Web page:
The warm sunlight on the Qinghai-Tibet Plateau was shining on the dark face of herdsman Qiuiyong Basong. The passenger cars of the Tibet-bound train running on the Qinghai-Tibet Railway were also hung with thangkas and covered with Tibetan-style carpets.
His children were playing in front of him and his mother was spinning her prayer wheel as usual.
"They are all my family members and we have 14 in all," said Qiuyong Basong, pointing at a couple of seats next to him. "That is my father Duoge and he is 73 years old. That is my youngest son Cairang, 12."
"The clean passenger car is just like my home. We are served with genuine butter tea and tsampa," said Qiuyong Basong.
Qiuyong Basong and his family live in Qumalai Town, Yushu Tibetan Autonomous Prefecture, southwestern Qinghai Province. Ever since the railway began operation in 2006, many of the herdsmen he knows have been to Lhasa to worship Tibetan Buddhas by train.
Eearlier this year, Qiuyong Basong and his family joined the pilgrims to Lhasa.
Though his home is several hundred km away from Xining, the departure of the train, they still prefer to take the train to buses.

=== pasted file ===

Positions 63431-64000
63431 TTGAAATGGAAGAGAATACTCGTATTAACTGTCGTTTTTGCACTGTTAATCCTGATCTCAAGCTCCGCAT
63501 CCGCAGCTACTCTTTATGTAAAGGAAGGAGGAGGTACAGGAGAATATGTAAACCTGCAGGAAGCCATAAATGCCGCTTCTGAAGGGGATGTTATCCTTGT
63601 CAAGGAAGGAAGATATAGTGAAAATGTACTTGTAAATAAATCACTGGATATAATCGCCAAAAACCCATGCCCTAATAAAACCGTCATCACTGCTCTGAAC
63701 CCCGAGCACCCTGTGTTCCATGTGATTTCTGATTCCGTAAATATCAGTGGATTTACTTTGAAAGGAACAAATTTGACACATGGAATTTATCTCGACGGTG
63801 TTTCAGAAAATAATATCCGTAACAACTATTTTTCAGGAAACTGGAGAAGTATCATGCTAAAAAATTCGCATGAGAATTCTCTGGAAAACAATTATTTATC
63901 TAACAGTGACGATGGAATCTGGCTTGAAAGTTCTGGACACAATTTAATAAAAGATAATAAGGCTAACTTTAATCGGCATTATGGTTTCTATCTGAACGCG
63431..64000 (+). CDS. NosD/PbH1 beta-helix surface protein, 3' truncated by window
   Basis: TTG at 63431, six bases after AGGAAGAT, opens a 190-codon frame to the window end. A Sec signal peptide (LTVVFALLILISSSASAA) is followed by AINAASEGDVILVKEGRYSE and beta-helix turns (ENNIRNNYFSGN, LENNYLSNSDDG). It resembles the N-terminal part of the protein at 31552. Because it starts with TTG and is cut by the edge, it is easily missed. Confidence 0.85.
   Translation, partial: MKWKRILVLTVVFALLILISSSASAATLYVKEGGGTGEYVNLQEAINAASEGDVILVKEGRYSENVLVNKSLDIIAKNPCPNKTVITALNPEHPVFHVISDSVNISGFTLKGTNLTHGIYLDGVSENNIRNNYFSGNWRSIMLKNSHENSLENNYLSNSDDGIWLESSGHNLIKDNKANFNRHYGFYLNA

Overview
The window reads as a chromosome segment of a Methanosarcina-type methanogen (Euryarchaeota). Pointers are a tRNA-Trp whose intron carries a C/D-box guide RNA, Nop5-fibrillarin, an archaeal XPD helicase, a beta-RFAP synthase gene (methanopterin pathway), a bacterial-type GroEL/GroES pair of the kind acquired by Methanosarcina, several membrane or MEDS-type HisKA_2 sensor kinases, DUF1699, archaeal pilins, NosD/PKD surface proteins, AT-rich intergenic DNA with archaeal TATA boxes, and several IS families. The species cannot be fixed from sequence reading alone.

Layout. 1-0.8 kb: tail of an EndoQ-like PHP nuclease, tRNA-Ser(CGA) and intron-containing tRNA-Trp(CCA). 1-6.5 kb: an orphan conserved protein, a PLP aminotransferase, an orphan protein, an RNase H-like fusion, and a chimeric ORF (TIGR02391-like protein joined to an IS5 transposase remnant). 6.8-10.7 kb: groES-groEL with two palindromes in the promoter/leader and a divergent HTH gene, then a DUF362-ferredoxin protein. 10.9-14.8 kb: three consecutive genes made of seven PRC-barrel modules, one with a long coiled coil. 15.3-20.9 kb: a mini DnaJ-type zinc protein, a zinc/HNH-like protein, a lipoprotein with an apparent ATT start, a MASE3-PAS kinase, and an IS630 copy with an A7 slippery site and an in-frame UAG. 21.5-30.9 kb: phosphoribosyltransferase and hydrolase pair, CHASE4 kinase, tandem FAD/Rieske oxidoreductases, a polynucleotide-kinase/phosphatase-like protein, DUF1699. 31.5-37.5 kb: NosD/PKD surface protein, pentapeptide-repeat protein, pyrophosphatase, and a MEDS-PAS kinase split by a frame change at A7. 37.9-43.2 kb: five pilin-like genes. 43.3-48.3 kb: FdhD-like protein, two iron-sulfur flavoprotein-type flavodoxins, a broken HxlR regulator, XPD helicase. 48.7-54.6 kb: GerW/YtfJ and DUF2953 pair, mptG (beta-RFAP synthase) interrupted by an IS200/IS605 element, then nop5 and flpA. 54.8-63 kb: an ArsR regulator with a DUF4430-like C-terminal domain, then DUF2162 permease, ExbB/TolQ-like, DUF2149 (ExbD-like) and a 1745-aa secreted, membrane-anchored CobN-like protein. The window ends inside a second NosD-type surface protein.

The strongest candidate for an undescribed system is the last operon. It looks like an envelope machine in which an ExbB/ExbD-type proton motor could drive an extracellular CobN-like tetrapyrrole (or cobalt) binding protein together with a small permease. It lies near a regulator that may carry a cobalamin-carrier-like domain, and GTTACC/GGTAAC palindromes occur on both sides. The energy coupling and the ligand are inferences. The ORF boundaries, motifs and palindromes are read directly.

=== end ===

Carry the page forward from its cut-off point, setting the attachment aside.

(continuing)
According to Liu Peng, conductor of the train, the number of passengers from the Tibetan-inhabited areas in Qinghai, Gansu and Sichuan provinces to pay pilgrimage to Buddas in Tibet have been on the rise since the railway began operation. And they have become the most stable passenger flow on the Qinghai-Tibet Railway as they are not restricted by seasons.
"In winter time most of the passengers are pilgrims and 75 percent of the passengers on this train are going to worship Tibetan Buddha."
Major monasteries for Tibetan Buddhism include the Potala Palace and the Jokhang Temple in Lhasa and the Tashilhunpo Monastery in southwestern Tibet's Xigaze Prefecture. Lhasa is considered the holy place for Tibetan Buddhist believers and since ancient times, Buddhist worshippers have come to the holy city after enduring months even years of hardships.
Tibetan lama Tsering from Yushu has been to Tibet to worship Buddhas for many times. "In the past, we had to ride horses from our monastery to Tibet and the round trip would take two full years. If you had gone there by prostrating your whole body onto the ground, that would have taken at least three years, " said Tsering.
It became much convenient to go to Lhasa by bus and air. Now it takes only 24 hours to go to Tibet by train.
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